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  • Writer's pictureBryan Norcross

A weakened Tammy could come close to Bermuda

Hurricane Tammy is holding on well north of the Caribbean. The moisture tail feeding into the system is still pulling spotty downpours over the islands east of Puerto Rico, but the lingering effects of the storm should be over today.

Tammy’s track for the next two days seems clear. It will drift in a northerly direction. After that, there appears to be an atmospheric fork in the road. A large upper-level low-pressure system related to a sharp dip in the jet stream is forecast to form to the west of Tammy. If the upper low doesn’t grab Tammy tight, it could kick the storm off into the open central Atlantic.

The scenario favored by the National Hurricane Center, however, is for Tammy to get absorbed by the upper low and slowly rotate around the top side of the giant circulation. In the meantime, the upper low will inject dry air into Tammy, and the upper-level winds will become hostile. Tammy is forecast to become a non-tropical low-pressure system about Thursday and eventually move out to sea.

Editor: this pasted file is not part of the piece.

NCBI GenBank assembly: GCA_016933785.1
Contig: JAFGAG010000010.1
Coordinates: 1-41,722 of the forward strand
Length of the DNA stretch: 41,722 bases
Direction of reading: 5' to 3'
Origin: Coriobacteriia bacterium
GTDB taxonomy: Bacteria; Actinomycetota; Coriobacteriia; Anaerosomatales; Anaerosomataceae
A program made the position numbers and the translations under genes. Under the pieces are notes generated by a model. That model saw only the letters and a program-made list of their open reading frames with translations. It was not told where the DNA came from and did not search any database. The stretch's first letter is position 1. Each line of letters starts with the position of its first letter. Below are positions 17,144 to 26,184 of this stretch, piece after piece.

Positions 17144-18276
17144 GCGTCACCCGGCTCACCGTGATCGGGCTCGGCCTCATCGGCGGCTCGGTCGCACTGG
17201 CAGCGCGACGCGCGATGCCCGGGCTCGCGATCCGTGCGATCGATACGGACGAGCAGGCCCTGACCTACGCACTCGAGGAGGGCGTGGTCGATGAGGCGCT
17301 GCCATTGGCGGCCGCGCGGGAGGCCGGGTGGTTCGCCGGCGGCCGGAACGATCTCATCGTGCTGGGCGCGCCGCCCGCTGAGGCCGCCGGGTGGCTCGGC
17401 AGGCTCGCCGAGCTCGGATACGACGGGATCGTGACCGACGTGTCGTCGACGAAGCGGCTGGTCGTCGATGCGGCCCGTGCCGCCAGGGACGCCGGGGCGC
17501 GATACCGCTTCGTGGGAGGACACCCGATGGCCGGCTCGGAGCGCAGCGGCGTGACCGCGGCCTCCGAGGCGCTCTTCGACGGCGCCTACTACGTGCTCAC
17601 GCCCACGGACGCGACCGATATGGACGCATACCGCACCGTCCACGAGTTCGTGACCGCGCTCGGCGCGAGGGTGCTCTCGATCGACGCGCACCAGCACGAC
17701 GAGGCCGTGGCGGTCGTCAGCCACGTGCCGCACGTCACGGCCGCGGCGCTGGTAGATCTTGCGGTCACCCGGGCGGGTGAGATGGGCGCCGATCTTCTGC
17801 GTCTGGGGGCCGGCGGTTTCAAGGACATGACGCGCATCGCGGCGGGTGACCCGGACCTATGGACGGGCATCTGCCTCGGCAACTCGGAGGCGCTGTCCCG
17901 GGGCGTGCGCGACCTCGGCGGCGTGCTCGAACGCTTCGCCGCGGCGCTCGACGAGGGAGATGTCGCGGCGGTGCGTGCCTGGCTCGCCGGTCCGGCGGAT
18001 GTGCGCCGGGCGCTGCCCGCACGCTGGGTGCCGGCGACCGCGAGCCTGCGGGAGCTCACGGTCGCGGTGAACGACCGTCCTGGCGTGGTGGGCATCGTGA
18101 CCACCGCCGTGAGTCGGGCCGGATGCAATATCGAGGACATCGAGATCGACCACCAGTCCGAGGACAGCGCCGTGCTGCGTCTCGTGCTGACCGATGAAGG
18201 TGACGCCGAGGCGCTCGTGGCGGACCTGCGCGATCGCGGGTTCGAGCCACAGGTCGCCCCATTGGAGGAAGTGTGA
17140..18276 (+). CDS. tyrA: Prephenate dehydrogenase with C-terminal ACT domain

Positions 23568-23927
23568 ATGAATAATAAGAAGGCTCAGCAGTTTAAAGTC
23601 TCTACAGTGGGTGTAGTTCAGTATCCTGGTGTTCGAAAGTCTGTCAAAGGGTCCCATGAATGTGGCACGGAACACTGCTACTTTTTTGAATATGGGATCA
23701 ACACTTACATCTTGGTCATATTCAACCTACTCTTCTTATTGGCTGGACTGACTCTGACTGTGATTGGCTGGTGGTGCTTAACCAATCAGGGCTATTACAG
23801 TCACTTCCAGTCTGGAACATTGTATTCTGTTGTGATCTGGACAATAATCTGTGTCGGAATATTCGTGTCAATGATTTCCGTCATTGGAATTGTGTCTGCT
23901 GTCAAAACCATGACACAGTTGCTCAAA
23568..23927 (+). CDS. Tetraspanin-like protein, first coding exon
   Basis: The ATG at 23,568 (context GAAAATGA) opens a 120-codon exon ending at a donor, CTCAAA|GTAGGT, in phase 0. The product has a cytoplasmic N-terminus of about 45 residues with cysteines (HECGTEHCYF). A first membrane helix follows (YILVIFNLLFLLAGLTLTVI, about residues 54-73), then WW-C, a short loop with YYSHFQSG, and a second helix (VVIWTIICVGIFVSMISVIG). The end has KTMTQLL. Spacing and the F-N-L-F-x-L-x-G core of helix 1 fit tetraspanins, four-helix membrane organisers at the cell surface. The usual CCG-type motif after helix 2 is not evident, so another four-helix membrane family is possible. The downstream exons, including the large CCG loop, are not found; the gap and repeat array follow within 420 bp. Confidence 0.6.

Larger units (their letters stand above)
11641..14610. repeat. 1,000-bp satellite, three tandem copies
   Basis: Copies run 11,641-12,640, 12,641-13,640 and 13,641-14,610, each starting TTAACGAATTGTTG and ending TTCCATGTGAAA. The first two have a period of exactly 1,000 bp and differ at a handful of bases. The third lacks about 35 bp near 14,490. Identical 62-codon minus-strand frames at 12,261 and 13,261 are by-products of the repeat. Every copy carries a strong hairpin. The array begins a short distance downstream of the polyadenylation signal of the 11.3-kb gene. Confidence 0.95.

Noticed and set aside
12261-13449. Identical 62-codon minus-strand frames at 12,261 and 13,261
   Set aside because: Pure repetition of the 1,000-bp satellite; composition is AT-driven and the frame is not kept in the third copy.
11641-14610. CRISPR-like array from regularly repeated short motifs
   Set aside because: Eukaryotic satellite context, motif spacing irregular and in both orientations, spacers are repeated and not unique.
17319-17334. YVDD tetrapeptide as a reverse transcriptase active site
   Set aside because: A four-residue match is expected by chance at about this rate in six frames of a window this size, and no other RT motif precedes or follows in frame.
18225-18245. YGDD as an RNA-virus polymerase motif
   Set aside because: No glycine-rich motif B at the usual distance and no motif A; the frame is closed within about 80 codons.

Before that happens over the weekend, however, non-tropical ex-Tammy might track near Bermuda. Everyone on the island should stay informed. There is no sign it would be a strong storm, but it will be moving slowly, so a period of nasty weather is possible, depending on how this scenario plays out. With several moving parts and a fork in the road to navigate, uncertainty is higher than normal.

In the extreme southern Caribbean, Tropical Depression TWENTY-ONE has come ashore in Nicaragua. Heavy rain with potential flooding will spread across the mountainous areas and into Honduras. The remnants of this system look likely to eventually venture into the Pacific.

On the Pacific coast of Mexico, soon-to-be Hurricane Otis is forecast to make landfall just north of Acapulco tomorrow afternoon. Everyone along that coast should stay up to date on the latest forecast and information.

Otherwise, nothing seems to be cooking. Dry air and hostile winds are controlling the atmosphere over the Gulf of Mexico and up the East Coast. The Caribbean waters continue to be unusually warm, however, so development there before the season ends can’t be ruled out.


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